Polish Prime Minister Beata Szydło has drawn a clear link between the European Union’s permissive migration policy and terror events such as the Westminster attacks.
“I hear in Europe very often: do not connect the migration policy with terrorism, but it is impossible not to connect them,” the Polish premier told the TVN24 broadcasting network.
Poland’s governing Law and Justice Party (PiS) is currently locked in a struggle with the EU’s unelected executive, the European Commission, over its refusal to accept 6,200 migrants under a bloc-wide mandatory quota system, which was imposed despite the resistance of much of Central Europe.
The Commissioner for Migration, Dimitris Avramopoulos, said it was “important for governments to understand that they should be part of [the quota system]” on a visit to Warsaw on 21 March.
“If some of them do not comply,” he warned, “the Commission has the power [and] the tools to convince these countries.”
The bloc wishes to fine member-states €250,000 for every migrant they refuse to receive – a sanction which would cost Poland billions, but be difficult to impose.
Swedish MEP Cecilia Wikström has proposed simply withholding funds from ‘troublesome’ countries – a punishment which would be easier to implement.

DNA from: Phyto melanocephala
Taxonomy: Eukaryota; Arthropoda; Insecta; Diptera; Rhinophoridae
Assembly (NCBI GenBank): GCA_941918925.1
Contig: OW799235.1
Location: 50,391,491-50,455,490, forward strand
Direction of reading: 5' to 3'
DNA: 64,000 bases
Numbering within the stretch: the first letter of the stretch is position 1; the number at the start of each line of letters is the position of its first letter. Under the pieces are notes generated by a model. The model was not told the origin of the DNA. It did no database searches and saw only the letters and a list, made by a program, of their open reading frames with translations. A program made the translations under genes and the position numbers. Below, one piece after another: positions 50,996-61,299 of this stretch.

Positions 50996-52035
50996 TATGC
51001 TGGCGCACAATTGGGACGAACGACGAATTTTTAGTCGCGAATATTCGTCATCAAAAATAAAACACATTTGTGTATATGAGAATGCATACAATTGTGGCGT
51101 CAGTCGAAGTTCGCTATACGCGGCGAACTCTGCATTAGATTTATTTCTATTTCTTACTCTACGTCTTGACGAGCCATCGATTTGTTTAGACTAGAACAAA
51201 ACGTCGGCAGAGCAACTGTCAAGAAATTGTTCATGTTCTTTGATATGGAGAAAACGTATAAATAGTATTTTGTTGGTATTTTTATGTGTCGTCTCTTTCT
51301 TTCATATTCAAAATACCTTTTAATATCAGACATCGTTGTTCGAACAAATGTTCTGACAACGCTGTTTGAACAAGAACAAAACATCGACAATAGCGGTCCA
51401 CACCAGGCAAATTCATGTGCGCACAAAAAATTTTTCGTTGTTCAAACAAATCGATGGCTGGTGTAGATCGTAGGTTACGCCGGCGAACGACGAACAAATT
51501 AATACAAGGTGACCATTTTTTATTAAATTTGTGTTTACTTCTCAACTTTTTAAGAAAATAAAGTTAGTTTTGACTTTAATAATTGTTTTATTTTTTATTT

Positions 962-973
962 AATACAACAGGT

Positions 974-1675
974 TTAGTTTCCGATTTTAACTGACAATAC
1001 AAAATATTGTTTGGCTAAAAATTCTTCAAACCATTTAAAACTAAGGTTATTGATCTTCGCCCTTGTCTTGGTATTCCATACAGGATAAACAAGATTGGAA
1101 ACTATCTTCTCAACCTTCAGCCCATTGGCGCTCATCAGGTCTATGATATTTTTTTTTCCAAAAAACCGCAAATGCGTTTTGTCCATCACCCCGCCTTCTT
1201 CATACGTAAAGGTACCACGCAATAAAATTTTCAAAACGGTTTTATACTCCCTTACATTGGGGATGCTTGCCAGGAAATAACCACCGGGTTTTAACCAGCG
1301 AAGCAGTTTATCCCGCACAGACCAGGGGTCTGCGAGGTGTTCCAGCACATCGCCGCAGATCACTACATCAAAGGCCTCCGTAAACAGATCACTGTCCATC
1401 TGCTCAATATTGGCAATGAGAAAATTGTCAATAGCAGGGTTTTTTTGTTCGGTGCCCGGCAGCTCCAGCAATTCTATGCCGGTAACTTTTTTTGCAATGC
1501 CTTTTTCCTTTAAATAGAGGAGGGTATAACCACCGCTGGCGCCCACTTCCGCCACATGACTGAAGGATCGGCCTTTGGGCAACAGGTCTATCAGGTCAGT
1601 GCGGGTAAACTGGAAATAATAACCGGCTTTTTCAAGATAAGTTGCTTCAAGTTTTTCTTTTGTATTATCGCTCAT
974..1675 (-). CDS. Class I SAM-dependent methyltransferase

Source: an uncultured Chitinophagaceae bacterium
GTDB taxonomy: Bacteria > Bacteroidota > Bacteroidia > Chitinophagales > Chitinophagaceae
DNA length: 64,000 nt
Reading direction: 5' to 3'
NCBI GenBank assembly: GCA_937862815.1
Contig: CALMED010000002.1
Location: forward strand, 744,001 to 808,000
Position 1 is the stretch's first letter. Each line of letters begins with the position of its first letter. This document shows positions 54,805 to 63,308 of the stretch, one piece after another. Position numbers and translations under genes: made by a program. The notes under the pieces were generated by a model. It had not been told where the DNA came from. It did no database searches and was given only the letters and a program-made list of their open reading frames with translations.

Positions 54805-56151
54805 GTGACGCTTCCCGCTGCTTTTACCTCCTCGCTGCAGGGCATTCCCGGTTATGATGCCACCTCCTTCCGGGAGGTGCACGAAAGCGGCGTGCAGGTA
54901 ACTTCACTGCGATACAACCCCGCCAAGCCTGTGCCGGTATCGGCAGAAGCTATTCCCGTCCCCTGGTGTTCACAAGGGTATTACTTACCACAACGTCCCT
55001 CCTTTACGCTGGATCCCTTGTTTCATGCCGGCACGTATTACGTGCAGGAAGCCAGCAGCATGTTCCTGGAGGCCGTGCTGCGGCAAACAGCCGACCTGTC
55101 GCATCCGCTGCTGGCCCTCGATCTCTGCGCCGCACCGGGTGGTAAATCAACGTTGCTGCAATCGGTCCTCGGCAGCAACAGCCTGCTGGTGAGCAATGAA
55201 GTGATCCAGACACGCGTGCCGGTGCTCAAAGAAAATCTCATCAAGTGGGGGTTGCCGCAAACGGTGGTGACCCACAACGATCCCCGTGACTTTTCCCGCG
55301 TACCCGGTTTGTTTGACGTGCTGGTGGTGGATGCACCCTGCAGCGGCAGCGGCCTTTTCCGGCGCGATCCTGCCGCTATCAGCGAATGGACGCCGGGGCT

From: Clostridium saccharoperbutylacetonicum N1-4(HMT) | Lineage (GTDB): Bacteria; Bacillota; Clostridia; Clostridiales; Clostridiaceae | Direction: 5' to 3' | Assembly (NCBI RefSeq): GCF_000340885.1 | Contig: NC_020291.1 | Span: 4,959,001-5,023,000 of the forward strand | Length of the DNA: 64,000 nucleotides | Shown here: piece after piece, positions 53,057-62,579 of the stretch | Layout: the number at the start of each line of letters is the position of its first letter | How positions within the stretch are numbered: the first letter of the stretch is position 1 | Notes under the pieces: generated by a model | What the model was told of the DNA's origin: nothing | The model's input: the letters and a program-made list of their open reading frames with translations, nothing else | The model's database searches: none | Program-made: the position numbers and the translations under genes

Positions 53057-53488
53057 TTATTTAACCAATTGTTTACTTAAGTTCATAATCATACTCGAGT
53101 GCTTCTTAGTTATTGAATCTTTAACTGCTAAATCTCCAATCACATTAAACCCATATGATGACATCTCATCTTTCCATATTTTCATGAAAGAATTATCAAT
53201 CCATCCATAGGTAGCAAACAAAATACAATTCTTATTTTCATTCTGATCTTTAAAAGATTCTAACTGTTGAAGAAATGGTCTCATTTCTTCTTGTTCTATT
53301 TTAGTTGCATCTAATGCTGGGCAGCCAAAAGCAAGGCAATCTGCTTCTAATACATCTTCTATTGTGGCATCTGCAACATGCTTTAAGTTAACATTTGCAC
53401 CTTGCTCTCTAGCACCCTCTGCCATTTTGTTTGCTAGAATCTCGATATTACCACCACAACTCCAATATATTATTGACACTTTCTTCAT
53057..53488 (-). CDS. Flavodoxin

Szydło struck a defiant posture in her comments to TVN24, however.
“The Commissioner should concentrate on what to do to avoid such acts as yesterday in London … Poland will not succumb to blackmail such as that expressed by the Commissioner,” she asserted.
“The Commissioner is coming to Warsaw and trying to tell us: you have to do what the EU decided, you have to take these migrants … Two days later another terrorist attack in London occurs.”
Poland has taken a similarly no-nonsense stance after other European terror events, with interior minister Mariusz Błaszczak declaring in no uncertain terms that “well-organised marches” and “painted flowers on the sidewalks” are no solution to Europe’s terror crisis after the Bastille Day truck attack in Nice, France.
“We must reject political correctness and call things by their true names,” he said. “Rather than shedding tears like [European Union High Representative Federica] Mogherini [and] organising marches that solve nothing, authorities should ensure the safety of citizens.”